Socialist Worker

Rail workers

by Kevin Ovenden
Issue No. 1824

THE EXECUTIVE committee of the Aslef rail union has suspended further planned 48-hour strikes by drivers on First North Western (FNW) while members ballot on an offer from the company. 'The problem is none of us know what the offer is,' says Steve West, a First North Western driver. The details were to be revealed when people got their ballot papers this week. There's been no sign of any movement from management. Aslef is not recommending acceptance of the deal. So all we can assume is that it contains the same unacceptable attacks on conditions that we have already rejected.'

Activists in both the RMT and Aslef unions were preparing to organise to reject the offer if it turns out to be as bad as they expect. FNW has, like neighbouring Arriva Trains Northern (ATN), become a test case for the rail unions. ATN has faced 20 one-day strikes, and FNW over a month of weekend 48-hour strikes.

That action has hurt both companies, but it has not been enough to break them. FNW management is trying to face down drivers, who have been able to win pay increases through limited action from many companies. 'We have had weekend strikes in order not to inconvenience the public too much,' says Steve West. 'But it is clear that harder action is needed to make the company back down.'

RMT member Alex Holden told Socialist Worker, 'The drivers on FNW have got public support. Mass leafleting and a rally at Oxford Road station in Manchester last week went really well. Steve West says, 'The Liverpool branch of Aslef has passed a motion calling for a one-week strike. But the executive suspended further action before that was discussed at national level.'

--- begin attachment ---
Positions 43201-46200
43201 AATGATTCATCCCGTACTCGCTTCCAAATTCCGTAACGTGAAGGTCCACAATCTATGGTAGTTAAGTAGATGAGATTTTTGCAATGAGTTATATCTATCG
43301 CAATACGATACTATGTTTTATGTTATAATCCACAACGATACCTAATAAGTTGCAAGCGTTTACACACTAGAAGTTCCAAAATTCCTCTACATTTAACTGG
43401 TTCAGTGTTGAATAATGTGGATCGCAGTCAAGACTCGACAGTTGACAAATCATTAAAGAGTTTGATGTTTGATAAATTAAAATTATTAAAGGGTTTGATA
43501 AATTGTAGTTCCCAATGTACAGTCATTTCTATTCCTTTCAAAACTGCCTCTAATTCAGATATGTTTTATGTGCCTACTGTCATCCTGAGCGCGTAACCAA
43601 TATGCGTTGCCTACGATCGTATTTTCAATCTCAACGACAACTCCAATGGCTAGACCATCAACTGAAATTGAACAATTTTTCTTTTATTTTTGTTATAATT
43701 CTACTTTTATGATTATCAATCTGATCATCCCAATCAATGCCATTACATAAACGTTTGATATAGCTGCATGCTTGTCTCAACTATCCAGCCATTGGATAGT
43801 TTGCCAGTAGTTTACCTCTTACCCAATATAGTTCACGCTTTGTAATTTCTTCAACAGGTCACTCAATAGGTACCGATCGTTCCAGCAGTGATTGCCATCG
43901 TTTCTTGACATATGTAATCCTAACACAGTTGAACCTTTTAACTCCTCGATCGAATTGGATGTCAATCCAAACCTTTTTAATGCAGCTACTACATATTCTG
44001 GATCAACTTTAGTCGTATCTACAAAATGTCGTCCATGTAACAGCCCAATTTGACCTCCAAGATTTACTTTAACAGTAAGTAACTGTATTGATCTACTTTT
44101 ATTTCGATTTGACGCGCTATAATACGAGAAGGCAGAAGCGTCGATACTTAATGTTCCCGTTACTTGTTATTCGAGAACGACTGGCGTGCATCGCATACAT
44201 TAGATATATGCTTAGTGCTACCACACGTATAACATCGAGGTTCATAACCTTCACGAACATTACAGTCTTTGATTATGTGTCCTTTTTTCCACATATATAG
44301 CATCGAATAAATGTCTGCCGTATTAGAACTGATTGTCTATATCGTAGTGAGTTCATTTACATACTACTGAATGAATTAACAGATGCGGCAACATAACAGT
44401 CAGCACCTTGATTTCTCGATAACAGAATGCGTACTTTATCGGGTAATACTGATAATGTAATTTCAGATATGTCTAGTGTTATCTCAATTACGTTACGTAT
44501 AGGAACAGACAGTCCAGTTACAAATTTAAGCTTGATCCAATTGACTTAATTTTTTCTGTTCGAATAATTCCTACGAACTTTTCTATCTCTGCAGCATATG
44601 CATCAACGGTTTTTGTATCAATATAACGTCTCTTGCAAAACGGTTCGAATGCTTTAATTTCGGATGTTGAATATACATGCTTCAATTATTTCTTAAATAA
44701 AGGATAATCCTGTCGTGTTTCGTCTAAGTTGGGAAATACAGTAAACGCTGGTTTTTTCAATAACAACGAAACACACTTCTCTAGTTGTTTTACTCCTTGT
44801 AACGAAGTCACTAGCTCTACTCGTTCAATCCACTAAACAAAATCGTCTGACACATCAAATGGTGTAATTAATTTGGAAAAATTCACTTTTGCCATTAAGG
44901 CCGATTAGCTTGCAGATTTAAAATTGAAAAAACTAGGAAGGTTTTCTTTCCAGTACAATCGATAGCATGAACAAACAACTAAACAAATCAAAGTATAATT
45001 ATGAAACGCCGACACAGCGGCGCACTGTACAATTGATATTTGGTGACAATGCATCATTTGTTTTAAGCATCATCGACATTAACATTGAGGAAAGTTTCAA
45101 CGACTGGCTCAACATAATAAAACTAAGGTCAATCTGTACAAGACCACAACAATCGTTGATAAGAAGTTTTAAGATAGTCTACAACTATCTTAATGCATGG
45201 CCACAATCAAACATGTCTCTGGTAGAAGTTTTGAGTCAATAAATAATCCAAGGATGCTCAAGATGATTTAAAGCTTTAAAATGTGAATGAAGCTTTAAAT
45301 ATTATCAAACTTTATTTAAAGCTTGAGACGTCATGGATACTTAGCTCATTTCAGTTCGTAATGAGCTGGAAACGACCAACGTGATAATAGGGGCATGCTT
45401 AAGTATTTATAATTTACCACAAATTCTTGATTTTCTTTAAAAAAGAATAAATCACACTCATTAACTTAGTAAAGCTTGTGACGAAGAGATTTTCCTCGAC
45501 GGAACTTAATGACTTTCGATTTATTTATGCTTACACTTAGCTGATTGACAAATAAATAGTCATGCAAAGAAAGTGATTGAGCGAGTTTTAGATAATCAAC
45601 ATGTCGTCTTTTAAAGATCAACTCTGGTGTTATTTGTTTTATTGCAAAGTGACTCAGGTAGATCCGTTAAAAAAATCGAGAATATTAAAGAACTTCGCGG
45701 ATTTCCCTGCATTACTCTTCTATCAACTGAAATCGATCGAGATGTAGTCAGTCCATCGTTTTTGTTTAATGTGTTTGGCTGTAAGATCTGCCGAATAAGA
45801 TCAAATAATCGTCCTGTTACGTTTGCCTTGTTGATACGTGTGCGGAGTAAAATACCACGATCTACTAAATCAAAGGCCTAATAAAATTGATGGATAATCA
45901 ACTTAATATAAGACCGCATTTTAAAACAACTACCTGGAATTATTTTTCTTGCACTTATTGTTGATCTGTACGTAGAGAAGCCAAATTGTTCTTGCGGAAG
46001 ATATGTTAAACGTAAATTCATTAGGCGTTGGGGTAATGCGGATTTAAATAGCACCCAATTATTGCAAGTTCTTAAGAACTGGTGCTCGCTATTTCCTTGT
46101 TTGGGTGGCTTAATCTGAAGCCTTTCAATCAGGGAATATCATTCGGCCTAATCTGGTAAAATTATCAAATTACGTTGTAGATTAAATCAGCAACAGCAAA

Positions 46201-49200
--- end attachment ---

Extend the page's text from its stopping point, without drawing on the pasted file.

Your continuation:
RMT members on Arriva were due to strike for 24 hours this Saturday and join a demonstration called by the Public Sector Alliance in Newcastle. That follows a further insult from management at talks held at ACAS last week. Management stuck to its 4 percent offer and insisted that any increase would not be backdated to the 1 April anniversary date, effectively reducing the offer to only 2 percent.

Outrageously, management suggested the pay award could be backdated for the 50 or so workers who have broken the strike. The Arriva strike committee has requested three days of strike action in December in the run-up to Christmas. 'It's a signal that we are not going away,' one striker told Socialist Worker. 'But we need support, particularly at this time of year, to sustain the strike. 'And we need to hit Arriva hard.' The same is true on FNW.

Donations to the Arriva strike fund are urgently needed. Send c/o RMT, Unity House, 39 Chalton Street, London NW1 1JD.


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News
Sat 2 Nov 2002, 00:00 GMT
Issue No. 1824
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